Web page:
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Save Satyam? Or Start Afresh?

Capitalism is built to reward good companies. And that necessarily punishes bad companies. When a fraud is committed, and a company is no longer solvent, it makes little or no sense to keep it afloat, regardless of the implications in the short term. This may seem very illogical to Hank Paulson and indeed, most of the US congress and Senate, but this is how it works.

When you reward or even rescue the bad guys you screw up in two ways. One, you introduce moral hazard. That is, if there’s no punishment for doing anything bad, then why not do it?

When the US government bailed out JP Morgan by ensuring it would buy Bear Stearns, it set a precedent, and later paved the way for rescues of AIG, Citi, Goldman Sachs and then, the auto majors. There’s no need to be profitable, because if you’re not, the government will come in and help.

Second, the allocation of capital is highly inefficient. That GM or Ford will continue to exist will halt the flow of capital to new, innovative entrepreneurs in the industry. That Citi exists today or that AIG not only takes capital towards them (and away from newer folks) but also ensures that no one could salvage the broken up CITI or AIG; something that may have been far better, and is likely to be even now.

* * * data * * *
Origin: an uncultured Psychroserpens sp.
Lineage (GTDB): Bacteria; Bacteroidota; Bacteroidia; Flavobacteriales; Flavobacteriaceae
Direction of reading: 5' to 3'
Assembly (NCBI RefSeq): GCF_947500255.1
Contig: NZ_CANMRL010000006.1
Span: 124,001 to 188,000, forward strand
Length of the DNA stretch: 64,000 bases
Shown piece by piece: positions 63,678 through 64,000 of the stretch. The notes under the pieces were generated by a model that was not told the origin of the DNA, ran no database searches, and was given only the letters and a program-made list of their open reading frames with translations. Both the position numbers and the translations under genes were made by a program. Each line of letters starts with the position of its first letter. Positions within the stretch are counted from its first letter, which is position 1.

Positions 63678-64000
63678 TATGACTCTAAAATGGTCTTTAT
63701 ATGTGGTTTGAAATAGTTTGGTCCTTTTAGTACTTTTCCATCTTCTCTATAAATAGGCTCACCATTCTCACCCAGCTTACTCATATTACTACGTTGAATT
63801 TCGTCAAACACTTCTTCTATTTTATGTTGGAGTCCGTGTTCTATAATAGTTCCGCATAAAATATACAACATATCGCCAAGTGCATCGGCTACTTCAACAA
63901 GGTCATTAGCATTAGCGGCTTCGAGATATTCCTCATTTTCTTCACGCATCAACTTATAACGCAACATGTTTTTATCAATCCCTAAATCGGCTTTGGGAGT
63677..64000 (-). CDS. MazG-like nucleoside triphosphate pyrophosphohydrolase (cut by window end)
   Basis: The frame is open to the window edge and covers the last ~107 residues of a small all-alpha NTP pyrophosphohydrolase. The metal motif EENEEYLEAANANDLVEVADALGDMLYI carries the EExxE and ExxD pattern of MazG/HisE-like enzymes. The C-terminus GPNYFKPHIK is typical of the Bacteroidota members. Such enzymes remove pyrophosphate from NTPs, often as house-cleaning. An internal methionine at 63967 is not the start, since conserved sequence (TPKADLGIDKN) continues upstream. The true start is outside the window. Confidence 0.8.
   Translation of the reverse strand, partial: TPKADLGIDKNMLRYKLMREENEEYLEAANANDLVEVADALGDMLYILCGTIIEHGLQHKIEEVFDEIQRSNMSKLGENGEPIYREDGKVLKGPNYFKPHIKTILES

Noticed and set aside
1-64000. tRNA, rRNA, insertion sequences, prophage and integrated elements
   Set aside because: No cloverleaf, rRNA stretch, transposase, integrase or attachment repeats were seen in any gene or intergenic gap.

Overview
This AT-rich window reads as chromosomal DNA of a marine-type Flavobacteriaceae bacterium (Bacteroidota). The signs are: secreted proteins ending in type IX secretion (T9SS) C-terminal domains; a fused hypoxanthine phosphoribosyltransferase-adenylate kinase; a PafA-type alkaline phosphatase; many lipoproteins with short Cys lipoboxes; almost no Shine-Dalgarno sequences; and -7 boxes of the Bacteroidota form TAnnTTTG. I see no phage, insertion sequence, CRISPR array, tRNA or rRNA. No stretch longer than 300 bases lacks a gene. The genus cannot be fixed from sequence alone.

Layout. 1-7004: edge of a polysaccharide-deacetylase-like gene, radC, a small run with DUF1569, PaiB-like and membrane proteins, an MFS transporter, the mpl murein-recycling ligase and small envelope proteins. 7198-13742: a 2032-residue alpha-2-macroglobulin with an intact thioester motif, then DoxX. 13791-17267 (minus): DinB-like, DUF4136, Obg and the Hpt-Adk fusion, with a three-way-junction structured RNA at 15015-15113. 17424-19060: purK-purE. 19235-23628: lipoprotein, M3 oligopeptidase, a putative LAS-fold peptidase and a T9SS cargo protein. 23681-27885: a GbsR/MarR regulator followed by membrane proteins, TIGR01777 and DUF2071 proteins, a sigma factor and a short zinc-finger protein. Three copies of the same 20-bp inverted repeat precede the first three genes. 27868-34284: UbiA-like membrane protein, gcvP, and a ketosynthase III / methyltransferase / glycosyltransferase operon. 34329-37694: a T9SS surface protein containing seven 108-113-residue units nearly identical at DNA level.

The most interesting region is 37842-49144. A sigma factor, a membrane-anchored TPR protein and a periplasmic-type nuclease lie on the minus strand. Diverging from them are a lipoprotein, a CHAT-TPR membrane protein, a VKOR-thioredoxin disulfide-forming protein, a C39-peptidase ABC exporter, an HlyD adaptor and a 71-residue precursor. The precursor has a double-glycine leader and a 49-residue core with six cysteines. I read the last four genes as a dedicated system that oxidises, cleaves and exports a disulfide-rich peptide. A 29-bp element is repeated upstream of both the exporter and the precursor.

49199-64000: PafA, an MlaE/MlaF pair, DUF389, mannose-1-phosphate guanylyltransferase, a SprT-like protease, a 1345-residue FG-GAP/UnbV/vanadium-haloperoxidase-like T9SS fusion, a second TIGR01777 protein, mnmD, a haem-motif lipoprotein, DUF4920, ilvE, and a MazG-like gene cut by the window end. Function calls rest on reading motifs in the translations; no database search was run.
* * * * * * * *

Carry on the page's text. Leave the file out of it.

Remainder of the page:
This argument applies to Satyam too. We should let it die. The good folks there can go out and set up smaller companies, and execute the contracts. The rest will look for jobs anyhow. Satyam’s resources get auctioned, at prices that make the newer companies viable. A new set of companies emerge, untarnished by Raju, some of whom will become the Infosyses, Wipros and Cognizants of tomorrow.

This will mean pain in the short term, for everyone involved. But a government interference cannot have a short term goal anyhow. In a few years, it will all even out and even better opportunities will be available to those that are currently drawing their paychecks from Satyam.

But if we rescue Satyam the moral hazard of frauding a company will exist, for others who have low ethical standards; and there are enough of those. And we’ll end up sadding disgruntled employees with distrusted customers, a suspicious market and a financial industry unwilling to lend. Indeed, a better approach is to have it go bankrupt, cut it up into small pieces and auction each piece to the person that will pay the most – and we’ll encourage a better set up for tomorrow.

Piped dreams, surely. I only expect more drama. For nothing.

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